No watermaker? No problem…
As young cruisers, we often don’t have the option of buying a water for a long trip or ocean crossing. It wasn’t that that long ago, sailors crossing the ocean had to take or capture all the water they would need on their trip. And cruisers used to find and treat or capture all their water for months, years, on end. This article explores the pros and cons and relative costs of making water ‘the hard way.’
The costs have been normalized to 10 000 gallons of water production to show the relative cost of each system over multiple years of operation. The costs are based on average prices for 2017.
Arguably the most important factor when considering making water is water consumption. The human body requires, on average, about a 1/2 quart of water per day to survive and about a 1/2 gallon to avoid the pangs of thirst. These numbers of course depend on level of exertion and the surrounding environment. In extreme circumstances, the human body can sweat 1 liter (1 quart) of water an hour.
While it is difficult to change the amount of water a body needs, it is quite possible to reduce the amount of domestic water consumption. Helpful strategies for reducing domestic water usage are:
- washing dishes in seawater
- reusing the fresh water rinse from clothes and dishes
- taking navy showers
- cooking one pot meals using easy to clean Teflon pans
- cleaning with a spray bottle
- carrying canned food as opposed to dehydrated supplies
- installing foot pumps instead of automatic electric pumps
When we are being especially miserly, we use approximately 50 gallons per week, which includes one shower from a 3 gallon solar shower bag. If we cruise for half the year, that puts our usage at 1300 gallons per year. To find out what each system would cost for us per year, I would use the following formula:
yearly cost = cost x 1300/10000
Wherever people live you can be assured that they have a supply of water. It may be potable and it may not be.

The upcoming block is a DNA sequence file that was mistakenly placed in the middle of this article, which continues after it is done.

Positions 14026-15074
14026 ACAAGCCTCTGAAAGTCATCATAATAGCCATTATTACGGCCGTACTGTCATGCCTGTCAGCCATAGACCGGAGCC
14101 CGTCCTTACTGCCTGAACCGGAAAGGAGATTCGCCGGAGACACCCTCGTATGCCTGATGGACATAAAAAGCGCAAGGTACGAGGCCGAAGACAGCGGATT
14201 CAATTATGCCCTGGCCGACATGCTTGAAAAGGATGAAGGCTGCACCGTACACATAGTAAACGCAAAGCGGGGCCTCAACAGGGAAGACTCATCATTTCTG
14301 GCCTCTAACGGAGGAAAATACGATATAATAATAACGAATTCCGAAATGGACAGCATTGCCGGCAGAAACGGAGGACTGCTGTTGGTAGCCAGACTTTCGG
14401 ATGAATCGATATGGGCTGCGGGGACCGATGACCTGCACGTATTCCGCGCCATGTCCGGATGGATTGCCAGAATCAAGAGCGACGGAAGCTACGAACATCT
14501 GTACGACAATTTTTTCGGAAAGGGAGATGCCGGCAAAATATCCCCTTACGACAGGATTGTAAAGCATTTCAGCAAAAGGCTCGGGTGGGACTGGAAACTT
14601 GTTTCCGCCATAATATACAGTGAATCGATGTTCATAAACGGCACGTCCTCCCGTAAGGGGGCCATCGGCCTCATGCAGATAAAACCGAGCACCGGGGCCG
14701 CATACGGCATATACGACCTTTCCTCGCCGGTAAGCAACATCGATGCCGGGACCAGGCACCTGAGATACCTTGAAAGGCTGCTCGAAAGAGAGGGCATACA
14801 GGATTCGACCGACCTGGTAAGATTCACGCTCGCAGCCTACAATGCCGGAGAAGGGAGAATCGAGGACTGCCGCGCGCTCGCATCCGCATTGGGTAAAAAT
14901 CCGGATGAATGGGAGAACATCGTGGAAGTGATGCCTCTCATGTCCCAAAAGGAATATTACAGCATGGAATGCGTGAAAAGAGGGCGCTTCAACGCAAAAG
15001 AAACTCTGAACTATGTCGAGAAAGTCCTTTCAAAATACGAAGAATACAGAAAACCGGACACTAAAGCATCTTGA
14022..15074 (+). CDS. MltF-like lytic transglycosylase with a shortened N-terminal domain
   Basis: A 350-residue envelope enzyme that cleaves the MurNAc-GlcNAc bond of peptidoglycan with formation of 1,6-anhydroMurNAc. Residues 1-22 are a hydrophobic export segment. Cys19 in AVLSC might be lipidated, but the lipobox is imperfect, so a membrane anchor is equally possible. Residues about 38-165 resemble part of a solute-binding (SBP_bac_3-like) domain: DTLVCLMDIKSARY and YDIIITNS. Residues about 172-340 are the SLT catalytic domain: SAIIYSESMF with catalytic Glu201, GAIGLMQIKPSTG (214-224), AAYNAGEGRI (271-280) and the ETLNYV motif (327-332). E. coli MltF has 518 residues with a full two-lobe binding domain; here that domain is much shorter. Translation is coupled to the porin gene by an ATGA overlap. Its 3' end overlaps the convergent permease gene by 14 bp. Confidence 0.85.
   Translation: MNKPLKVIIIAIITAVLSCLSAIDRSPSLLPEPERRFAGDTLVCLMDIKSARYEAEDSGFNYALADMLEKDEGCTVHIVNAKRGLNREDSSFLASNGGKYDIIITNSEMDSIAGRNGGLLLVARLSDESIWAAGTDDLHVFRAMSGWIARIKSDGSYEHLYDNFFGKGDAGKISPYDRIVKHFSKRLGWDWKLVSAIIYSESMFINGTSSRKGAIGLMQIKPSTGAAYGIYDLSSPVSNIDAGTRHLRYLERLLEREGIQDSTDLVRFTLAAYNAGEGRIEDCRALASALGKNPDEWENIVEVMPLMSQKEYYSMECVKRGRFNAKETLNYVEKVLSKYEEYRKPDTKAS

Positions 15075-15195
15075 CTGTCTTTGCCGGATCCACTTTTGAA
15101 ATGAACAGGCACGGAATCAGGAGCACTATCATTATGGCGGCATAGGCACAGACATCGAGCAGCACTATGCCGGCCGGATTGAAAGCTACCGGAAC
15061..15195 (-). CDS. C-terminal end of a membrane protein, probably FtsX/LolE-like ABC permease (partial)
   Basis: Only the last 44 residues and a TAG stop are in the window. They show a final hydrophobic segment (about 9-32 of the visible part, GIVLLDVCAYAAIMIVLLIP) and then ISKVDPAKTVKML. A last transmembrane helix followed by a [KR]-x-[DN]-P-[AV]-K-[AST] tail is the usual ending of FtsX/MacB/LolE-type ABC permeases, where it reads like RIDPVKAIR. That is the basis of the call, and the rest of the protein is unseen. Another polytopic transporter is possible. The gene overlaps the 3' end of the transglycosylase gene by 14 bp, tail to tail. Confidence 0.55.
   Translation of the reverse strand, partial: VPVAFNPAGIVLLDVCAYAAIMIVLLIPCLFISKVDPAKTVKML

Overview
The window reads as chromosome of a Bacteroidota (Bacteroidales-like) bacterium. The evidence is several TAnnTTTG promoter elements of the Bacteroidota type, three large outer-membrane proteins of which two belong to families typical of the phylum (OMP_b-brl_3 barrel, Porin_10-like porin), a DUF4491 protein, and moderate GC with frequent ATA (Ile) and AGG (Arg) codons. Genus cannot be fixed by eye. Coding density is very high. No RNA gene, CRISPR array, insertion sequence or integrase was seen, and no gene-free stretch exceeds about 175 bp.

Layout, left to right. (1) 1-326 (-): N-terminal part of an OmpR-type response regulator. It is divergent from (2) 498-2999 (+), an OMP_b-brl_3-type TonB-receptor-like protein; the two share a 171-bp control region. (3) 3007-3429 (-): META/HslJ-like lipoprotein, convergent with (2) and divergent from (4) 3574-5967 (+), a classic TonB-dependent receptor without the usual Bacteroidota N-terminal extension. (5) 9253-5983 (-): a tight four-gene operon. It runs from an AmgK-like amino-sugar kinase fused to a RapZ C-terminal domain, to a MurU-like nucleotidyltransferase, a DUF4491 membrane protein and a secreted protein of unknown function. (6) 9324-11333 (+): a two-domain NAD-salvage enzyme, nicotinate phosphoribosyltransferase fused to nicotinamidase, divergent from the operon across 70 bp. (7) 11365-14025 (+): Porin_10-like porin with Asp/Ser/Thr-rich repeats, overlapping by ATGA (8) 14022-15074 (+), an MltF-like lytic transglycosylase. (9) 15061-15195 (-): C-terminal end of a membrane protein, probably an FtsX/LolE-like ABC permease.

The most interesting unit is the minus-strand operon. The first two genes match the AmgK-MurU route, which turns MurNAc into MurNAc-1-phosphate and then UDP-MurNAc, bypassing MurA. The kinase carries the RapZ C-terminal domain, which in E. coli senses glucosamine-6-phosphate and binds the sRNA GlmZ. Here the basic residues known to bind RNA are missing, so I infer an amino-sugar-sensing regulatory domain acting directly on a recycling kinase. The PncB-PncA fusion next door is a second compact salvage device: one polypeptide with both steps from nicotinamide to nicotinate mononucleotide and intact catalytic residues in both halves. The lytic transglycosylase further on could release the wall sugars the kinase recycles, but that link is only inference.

Most regions outside of developed countries also have ways of acquiring potable water without needing a watermaker. Throughout Mexico we topped-up our tanks with 5 gallon jugs that were filled with water from a water purification or desalination plant in the local area. The jugs are heavy and cost about $1-2 USD to fill, in addition to the $40 USD for their initial purchase. In one location we had to walk or hitchhike 10 miles to fill up two jugs every second day. They also take up a lot of room on the boat, empty or full. Cost: $2160-4320 / 10 000 gallons
In many cases it is simply easier to use the fresh water that is immediately available and treat it yourself. The four most common methods for treating water are: filtering, chemical treatment, UV treatment and boiling.
There are a variety of inexpensive, off-the-shelf, filtration systems for making water potable. We installed an in-line strainer to filter out particulates before it reaches the electric pump. We have a separate tap for pure water that runs from the pump through an under-the-sink, charcoal activated ceramic filter that filters down to 0.3 microns (though 0.1 microns would be better). Because we only use the ceramic filter for drinking water, it doesn’t need to be changed as often as if we were passing all our domestic water through it. It is important when choosing a filter that it is certified by a national/international agency to remove cryptosporidium and cysts and is often paired. Cost: $370-420 / 10 000 gallons
Iodine tablets are a common mainstay in hiker’s and traveler’s backpacks to purify water of unknown quality. Easier even then iodine is unscented household bleach. The CDC recommends adding 1/8 teaspoon (about 8 drops) to one gallon of clear water, or 1/4 teaspoon (16 drops) to a gallon of muddy water to kill most harmful pathogens (not cryptosporidium). When we fill our water tanks we often add bleach as an extra treatment measure. There is a slight taste of chlorine but once it has run through the activated charcoal filter it is barely noticeable. Cost: $5.40-9.00 / 10 000 gallons
Ultra-violet light purification is an increasingly popular way for making water potable. The systems tend to be more expensive than simpler filtration methods. The biggest advantage with a UV system is that it is effective in treating small microbes such as giardia and cryptosporidium. It is often paired with an in-line (0.3-0.5 micron) filter to improve the water quality. Costs $395-595 / 10 000 gallons.